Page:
Jorge Sanhueza-Lyon/KUT

With World Cup fever peaking, flag stores in Austin have been selling out of the old red, white and blue. The oldest red, white and blue, in fact – the Dutch flag, in use since 1572.

Flag stores always stock up for the Fourth of July, says Michele Kronberg, the self-described “boss-queen” of Austin Flag and Flagpole on South First Street. “It’s our busiest time of the year,” she says. “We don’t really have a Christmas season.” But exploding demand for foreign flags, driven by the World Cup, caught her off guard.

Listen: A World Cup Translation for Texans

Jun 27, 2014
Millennium Entertainment

Been following the World Cup?  If so, you can stop right here.  

This one's for the rest of us. 

Sonny Carl Davis (you know, that guy from "Bernie" who broke Texas into five states?) has been thinking about America's new love affair with what much of the rest of the world calls football.  

Sonny's been doing so much thinking, he reckoned it high time to offer something of an explainer for fellow Texans baffled by the phenomenon. Texans like … him. Take two minutes to listen:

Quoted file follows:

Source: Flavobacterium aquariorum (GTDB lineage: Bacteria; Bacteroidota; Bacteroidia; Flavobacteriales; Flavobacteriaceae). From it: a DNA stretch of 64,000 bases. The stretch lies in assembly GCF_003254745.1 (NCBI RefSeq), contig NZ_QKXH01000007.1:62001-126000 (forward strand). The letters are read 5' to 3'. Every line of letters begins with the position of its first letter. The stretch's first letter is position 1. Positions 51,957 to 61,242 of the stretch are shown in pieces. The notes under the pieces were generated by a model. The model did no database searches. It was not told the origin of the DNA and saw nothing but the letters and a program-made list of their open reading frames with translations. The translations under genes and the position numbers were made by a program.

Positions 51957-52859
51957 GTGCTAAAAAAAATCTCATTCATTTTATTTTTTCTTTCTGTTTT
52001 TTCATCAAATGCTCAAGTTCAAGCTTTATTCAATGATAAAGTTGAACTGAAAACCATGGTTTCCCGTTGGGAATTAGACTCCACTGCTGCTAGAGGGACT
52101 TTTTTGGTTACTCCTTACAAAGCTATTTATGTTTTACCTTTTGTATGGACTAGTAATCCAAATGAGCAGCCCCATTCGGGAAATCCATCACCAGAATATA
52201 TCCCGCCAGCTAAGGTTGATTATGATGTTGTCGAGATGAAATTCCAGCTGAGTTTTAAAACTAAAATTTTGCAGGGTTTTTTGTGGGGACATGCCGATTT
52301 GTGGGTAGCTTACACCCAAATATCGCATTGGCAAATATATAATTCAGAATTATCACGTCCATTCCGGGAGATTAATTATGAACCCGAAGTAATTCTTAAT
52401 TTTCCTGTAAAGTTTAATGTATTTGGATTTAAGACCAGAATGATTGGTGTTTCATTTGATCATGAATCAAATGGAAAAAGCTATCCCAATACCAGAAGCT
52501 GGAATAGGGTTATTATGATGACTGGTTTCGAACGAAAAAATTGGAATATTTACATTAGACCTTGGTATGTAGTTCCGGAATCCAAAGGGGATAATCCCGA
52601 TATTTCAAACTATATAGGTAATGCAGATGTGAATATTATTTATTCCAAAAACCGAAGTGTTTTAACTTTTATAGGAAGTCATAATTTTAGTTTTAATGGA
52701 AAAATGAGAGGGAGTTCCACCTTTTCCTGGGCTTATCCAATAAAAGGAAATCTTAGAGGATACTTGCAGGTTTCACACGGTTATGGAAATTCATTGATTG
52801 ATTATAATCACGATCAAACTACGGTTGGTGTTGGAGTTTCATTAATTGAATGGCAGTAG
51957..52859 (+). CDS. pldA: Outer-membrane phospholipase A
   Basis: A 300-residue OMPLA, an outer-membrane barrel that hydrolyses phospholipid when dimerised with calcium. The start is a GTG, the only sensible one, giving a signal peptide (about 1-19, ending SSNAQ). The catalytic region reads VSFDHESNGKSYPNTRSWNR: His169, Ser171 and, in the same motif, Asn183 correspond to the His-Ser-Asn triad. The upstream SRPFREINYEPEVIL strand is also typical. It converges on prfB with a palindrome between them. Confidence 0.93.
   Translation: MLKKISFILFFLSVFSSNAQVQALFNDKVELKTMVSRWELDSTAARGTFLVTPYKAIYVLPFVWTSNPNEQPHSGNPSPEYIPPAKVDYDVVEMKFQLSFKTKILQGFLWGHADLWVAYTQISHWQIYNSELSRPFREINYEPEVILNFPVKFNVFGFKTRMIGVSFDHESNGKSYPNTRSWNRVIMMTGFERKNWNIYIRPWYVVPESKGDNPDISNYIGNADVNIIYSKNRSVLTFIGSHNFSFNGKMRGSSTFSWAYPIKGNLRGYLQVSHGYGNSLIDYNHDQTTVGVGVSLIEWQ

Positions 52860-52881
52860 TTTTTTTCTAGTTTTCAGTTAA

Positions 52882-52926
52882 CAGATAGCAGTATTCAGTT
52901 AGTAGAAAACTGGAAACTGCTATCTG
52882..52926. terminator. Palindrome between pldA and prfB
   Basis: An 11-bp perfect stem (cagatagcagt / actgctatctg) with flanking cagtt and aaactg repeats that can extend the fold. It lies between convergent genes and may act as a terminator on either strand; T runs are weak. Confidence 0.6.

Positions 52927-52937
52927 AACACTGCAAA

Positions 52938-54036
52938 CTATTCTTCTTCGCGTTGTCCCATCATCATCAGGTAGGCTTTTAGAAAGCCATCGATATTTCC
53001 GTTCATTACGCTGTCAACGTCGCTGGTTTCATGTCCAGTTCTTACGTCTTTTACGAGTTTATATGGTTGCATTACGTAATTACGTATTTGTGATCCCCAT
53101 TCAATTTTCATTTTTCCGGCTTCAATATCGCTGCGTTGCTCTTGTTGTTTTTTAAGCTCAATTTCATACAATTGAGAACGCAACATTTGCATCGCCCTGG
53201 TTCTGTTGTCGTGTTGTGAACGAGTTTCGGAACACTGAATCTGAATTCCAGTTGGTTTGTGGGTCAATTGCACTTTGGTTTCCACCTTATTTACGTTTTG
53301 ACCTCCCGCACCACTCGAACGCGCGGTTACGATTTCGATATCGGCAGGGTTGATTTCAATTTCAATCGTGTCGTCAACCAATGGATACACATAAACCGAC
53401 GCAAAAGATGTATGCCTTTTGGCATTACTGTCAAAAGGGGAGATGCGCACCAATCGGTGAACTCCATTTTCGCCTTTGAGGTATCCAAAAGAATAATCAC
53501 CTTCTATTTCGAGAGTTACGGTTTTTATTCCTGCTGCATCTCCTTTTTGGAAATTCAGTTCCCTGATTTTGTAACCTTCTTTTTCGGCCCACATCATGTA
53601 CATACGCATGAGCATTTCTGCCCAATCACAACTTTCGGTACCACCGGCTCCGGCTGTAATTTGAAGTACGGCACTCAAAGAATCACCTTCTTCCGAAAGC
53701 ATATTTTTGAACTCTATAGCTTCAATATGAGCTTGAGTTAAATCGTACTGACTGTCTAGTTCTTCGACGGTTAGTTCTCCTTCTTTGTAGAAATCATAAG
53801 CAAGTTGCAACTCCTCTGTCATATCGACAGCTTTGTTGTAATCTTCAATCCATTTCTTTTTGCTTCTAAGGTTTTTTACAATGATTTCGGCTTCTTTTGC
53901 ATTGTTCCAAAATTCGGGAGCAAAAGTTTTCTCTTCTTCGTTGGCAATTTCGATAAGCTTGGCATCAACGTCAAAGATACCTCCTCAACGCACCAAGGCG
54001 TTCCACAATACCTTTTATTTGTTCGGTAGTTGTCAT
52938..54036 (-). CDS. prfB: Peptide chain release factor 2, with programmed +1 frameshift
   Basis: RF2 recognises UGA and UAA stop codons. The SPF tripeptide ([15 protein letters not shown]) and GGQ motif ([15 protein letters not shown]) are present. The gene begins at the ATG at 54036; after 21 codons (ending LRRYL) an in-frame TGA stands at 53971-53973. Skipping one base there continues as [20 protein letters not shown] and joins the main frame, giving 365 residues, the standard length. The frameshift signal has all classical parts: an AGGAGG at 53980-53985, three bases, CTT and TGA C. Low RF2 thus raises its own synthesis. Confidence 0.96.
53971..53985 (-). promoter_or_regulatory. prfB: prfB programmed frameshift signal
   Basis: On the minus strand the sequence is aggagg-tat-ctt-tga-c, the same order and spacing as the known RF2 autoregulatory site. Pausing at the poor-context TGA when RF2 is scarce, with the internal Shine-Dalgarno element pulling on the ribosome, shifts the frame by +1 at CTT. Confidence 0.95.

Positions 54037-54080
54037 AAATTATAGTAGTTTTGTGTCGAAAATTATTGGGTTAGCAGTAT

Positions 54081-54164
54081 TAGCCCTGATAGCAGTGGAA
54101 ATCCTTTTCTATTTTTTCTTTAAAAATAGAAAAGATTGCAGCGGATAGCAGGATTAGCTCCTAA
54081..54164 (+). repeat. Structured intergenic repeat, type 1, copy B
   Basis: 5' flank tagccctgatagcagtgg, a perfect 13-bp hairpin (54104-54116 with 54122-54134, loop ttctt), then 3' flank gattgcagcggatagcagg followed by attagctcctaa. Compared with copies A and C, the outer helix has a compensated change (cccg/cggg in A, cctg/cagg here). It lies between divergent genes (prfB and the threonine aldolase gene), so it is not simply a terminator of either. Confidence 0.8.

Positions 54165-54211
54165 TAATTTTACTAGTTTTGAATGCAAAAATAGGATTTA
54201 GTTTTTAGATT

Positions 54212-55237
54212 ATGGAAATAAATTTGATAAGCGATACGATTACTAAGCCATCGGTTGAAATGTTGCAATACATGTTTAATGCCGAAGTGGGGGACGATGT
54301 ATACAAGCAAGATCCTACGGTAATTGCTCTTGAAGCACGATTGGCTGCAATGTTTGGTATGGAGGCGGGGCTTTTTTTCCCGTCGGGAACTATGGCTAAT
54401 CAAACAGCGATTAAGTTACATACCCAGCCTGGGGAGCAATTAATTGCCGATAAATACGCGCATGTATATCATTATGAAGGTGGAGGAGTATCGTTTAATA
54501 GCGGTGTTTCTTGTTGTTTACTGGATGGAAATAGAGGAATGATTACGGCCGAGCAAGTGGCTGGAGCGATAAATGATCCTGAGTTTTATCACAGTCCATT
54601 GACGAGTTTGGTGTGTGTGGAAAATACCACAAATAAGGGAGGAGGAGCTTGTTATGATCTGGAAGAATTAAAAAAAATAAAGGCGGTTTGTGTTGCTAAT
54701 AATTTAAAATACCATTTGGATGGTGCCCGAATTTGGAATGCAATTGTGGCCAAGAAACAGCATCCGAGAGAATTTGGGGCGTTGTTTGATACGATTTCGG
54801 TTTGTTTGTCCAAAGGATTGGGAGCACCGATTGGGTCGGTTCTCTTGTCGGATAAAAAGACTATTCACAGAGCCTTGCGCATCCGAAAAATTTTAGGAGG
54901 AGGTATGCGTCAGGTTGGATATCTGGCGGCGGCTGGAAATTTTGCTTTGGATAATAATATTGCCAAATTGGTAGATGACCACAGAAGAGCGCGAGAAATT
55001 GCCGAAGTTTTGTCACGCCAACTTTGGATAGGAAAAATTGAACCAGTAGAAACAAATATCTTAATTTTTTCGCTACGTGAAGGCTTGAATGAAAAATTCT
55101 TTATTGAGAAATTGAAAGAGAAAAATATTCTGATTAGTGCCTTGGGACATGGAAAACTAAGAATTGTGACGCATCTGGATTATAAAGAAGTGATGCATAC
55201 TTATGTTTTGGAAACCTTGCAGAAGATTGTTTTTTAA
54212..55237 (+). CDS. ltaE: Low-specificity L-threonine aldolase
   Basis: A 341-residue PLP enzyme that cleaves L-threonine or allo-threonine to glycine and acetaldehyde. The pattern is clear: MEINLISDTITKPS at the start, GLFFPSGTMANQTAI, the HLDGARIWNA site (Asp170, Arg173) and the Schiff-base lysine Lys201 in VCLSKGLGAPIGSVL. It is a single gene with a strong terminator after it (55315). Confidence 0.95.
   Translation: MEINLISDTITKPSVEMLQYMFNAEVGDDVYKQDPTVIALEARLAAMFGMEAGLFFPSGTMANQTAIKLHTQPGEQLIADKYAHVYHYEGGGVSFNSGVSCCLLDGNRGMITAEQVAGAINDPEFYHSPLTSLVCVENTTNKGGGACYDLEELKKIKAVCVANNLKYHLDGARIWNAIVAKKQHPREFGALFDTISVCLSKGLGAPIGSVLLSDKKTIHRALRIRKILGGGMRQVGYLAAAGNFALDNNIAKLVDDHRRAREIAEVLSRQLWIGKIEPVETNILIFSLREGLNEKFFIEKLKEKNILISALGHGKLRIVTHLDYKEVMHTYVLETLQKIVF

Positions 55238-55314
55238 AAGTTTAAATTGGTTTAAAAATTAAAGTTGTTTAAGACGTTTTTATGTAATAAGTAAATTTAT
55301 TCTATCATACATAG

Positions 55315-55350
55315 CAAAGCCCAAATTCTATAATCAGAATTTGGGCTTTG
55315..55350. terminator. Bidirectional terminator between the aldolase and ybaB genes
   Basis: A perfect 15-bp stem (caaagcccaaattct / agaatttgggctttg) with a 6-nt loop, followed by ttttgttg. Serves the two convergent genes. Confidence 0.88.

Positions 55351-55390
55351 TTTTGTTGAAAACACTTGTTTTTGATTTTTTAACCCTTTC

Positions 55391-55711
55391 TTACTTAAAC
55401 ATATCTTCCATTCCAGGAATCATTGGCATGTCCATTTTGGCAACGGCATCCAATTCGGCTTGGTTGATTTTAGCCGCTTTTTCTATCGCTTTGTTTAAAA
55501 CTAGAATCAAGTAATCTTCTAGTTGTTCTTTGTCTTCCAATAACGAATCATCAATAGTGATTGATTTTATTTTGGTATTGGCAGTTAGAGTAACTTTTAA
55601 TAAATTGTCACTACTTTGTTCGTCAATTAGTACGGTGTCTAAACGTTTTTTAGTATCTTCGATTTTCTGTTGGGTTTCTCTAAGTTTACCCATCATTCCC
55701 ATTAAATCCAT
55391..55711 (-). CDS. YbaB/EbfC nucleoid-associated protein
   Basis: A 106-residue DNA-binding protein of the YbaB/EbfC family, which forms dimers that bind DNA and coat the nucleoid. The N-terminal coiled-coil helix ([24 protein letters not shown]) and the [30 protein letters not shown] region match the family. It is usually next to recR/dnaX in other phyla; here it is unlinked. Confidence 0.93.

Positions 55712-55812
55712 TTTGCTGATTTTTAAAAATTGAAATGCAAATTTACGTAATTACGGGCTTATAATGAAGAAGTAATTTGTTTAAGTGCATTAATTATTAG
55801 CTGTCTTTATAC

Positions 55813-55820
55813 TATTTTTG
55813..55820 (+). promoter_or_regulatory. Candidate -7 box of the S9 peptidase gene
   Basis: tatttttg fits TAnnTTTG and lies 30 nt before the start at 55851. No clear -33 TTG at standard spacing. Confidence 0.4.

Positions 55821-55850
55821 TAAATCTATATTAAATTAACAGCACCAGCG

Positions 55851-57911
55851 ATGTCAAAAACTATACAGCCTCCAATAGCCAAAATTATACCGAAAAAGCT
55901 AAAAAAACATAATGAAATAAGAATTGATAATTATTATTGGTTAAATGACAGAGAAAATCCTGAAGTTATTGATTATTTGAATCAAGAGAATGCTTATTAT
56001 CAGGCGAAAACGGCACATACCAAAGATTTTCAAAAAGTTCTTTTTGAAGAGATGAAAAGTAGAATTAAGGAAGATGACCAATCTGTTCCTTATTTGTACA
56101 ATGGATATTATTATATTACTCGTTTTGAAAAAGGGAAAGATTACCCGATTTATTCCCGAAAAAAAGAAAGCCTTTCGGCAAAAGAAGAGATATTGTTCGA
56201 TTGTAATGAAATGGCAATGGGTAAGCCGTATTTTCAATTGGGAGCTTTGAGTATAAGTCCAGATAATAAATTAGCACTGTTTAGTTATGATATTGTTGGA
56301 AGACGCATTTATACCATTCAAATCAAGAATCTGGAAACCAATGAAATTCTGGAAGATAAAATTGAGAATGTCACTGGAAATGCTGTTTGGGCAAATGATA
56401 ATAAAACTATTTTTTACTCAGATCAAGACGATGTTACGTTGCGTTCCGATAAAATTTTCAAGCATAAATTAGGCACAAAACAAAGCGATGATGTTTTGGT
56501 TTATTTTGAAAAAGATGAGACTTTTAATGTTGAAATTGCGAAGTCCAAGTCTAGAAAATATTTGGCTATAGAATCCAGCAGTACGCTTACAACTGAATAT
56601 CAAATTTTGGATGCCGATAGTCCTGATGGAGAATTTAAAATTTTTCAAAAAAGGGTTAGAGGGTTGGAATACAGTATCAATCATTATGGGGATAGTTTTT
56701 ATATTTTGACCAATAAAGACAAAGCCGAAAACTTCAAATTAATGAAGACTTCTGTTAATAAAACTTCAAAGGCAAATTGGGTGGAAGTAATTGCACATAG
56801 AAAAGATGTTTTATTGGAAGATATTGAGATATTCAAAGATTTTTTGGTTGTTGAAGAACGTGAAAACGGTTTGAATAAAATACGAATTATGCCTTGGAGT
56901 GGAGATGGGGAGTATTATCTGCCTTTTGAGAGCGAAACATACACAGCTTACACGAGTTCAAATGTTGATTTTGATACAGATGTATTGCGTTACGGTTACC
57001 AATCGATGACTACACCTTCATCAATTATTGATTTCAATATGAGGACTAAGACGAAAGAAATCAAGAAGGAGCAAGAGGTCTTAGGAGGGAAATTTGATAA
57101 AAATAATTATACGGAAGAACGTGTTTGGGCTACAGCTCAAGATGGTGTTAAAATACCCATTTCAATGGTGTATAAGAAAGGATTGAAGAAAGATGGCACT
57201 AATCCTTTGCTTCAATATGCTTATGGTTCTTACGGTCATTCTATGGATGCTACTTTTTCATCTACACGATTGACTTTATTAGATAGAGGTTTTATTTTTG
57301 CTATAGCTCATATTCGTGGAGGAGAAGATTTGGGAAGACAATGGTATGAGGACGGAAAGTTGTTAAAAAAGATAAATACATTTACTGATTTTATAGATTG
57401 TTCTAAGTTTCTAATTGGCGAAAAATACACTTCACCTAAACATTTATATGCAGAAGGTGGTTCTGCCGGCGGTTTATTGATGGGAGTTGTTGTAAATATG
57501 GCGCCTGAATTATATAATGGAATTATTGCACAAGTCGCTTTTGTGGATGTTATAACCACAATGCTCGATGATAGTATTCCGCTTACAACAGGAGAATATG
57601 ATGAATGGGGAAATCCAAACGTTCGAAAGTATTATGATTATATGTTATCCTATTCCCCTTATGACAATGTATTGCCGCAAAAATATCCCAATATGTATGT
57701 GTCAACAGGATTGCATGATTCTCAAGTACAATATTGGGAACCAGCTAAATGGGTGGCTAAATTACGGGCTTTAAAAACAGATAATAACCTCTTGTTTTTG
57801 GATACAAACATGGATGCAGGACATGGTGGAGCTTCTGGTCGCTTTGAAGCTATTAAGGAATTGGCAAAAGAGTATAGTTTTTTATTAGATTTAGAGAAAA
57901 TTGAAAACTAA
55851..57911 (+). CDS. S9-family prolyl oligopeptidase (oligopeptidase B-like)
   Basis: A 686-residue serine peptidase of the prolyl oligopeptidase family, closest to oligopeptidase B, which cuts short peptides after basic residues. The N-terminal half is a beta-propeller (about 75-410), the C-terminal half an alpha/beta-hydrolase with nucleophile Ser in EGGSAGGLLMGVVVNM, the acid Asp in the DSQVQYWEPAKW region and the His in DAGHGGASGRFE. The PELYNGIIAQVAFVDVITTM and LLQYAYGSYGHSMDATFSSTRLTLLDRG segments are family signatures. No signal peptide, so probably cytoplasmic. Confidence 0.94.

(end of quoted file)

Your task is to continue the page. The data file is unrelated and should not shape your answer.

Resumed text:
Big Tex, the beloved but odd State Fair of Texas icon, has been named the country’s quirkiest landmark. 

After four weeks of online voting, the larger-than-life cowboy earned the most votes in the USA Today and 10Best "Best Quirky Landmark" contest. The winner was announced Wednesday. 

Flickr user David Ingram,

Mount Bonnell and Barton Springs are two of Austin's eternal treasures –unblemished reminders of Austin's natural beauty.

But to a handful of reviewers on Yelp, they're totally overrated.

Mount Bonnell's scenic overlook rates a solid four stars on Yelp; Austin's crown jewel, Barton Springs Pool, clocks in at four-and-a-half.  But proving you can't please everyone, a collection of contrary reviews offer an antithetical take on these two Austin institutions.

It’s not yet autumn but fall webworms are showing up on trees across Central Texas.

The caterpillars form webbing on leaves – and spend much of their lives eating those leaves.

"Typically people notice they have fall webworms when they start to see the webbing actually starting to cover the tips of the branches and, if they look closely at those webs or they break open those webs, they'll actually see the caterpillars inside," Wizzie Brown says.